A nerve conduit is essentially a ‘hollow tube’ in its most basic form, providing a scaffold for nerve regeneration. Materials that may be used as conduits include autologous tissue, materials endogenous to the human body, as well as naturally occurring and synthetic biomaterials (see Table 1). Although still mainly limited to animal models and in vitro testing, developments in the fabrication of nerve conduits (2) aims to mimick the natural process of nerve regeneration by enhancing the functional capability of conduits, creating more than just a ‘hollow tube’. This is achieved through a combination of methods. Firstly, the release of biological substances or neurotrophic growth factors from the conduit can promote and regulate nerve growth (28,29). Secondly, the microstructure of the nerve conduit’s surface can be specifically designed with guidance cues to promote growth of the axon and proliferation of Schwann cells (30-32). Thirdly, exogenous electrical stimulation, used in combination with a conductive conduit can also aid in Schwann cell proliferation, adhesion and neuronal protein expression (31).
|Autografts||Posterior interosseous nerve, medial and lateral antebrachial cutaneous nerves, sural nerve|
|Processed nerve allografts||Human nerve allograft (Avance, AxoGen Corporation, USA)|
|Autologous tissue||Muscle, vein|
|Endogenous materials||Collagen (Neuragen, Ingtegra Neurosciences, USA), fibrin, fibronectin, laminin, hyaluronic acid|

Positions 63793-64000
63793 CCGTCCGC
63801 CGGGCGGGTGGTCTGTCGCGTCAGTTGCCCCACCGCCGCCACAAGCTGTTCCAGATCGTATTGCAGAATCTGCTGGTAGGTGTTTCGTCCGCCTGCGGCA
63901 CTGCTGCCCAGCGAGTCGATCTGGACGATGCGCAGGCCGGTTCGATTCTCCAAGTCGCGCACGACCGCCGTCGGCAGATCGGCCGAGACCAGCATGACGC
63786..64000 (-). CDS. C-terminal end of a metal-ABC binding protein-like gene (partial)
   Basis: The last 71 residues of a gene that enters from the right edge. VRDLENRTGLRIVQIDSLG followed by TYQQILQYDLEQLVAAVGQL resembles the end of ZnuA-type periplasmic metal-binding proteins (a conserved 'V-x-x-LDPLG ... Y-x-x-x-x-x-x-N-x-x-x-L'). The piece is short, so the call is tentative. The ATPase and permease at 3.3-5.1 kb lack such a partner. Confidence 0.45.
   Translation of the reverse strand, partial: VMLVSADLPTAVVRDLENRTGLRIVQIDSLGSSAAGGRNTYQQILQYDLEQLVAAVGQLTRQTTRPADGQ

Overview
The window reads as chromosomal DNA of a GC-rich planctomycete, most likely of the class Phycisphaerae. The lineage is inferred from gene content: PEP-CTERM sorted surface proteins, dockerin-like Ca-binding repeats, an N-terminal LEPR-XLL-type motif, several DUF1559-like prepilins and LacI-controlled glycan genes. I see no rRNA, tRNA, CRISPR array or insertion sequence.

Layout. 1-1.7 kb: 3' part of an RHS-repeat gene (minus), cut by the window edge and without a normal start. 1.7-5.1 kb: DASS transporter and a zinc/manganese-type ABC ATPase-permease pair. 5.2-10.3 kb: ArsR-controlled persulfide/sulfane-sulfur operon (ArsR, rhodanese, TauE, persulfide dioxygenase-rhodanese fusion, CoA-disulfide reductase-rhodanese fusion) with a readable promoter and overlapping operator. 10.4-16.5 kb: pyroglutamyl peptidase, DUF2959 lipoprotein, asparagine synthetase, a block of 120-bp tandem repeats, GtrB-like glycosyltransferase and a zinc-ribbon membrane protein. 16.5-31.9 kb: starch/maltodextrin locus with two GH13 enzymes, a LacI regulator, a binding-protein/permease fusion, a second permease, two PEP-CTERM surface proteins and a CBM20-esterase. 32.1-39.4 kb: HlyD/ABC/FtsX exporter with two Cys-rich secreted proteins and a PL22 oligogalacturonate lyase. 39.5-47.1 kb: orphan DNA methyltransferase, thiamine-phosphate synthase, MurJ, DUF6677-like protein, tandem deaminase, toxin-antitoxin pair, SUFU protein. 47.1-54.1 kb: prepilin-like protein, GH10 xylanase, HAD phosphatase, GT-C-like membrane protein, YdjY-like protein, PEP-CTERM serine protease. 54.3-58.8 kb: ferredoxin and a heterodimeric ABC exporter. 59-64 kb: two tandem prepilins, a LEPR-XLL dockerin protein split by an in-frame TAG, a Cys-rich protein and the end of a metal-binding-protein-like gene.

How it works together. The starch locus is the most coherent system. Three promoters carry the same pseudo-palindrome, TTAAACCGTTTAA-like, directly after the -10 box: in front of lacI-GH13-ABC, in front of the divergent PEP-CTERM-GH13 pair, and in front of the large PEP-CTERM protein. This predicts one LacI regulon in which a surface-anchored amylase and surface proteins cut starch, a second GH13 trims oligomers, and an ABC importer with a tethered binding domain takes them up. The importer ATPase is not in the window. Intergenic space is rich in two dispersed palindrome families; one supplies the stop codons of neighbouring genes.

|Naturally occurring biomaterials||Porcine small intestinal submucosa matrix (Axoguard, Cook Biotech Products, USA), silk fibroin, keratin, alginate, chitosan|
|Synthetic biomaterials||PGA (Neurotube, Synovis Micro Companies Alliance, USA), PLCL (Neurolac, Polyganics Inc., Netherlands), PVA (Salubridge/SaluTunnel, Salumedica LLC, USA), PLA, PLLA, PLGA, PU, Silicon|
PGA, polyglycolic acid; PLCL, poly(D,L-lactide-co-ε-caprolactone); PVA, polyvinyl alcohol; PLA, polylactic acid; PLLA, poly-l-lactic acid; PLGA, poly(lactic-co-glycolic acid); PU, polyurethane.
Table 1 provides a classification and examples of various materials used to bridge a nerve gap (2). Regardless of the origin, an ideal material used to bridge a nerve gap should have the following properties in order to support nerve regeneration and direct axons growth from the proximal to distal site:
- Biocompatible with surrounding tissues;
- Should not degrade faster than the nerve regeneration rate;
- Allow for vascularization of regenerating tissue;
- Limit scar tissue formation and ingrowth of fibrous tissue;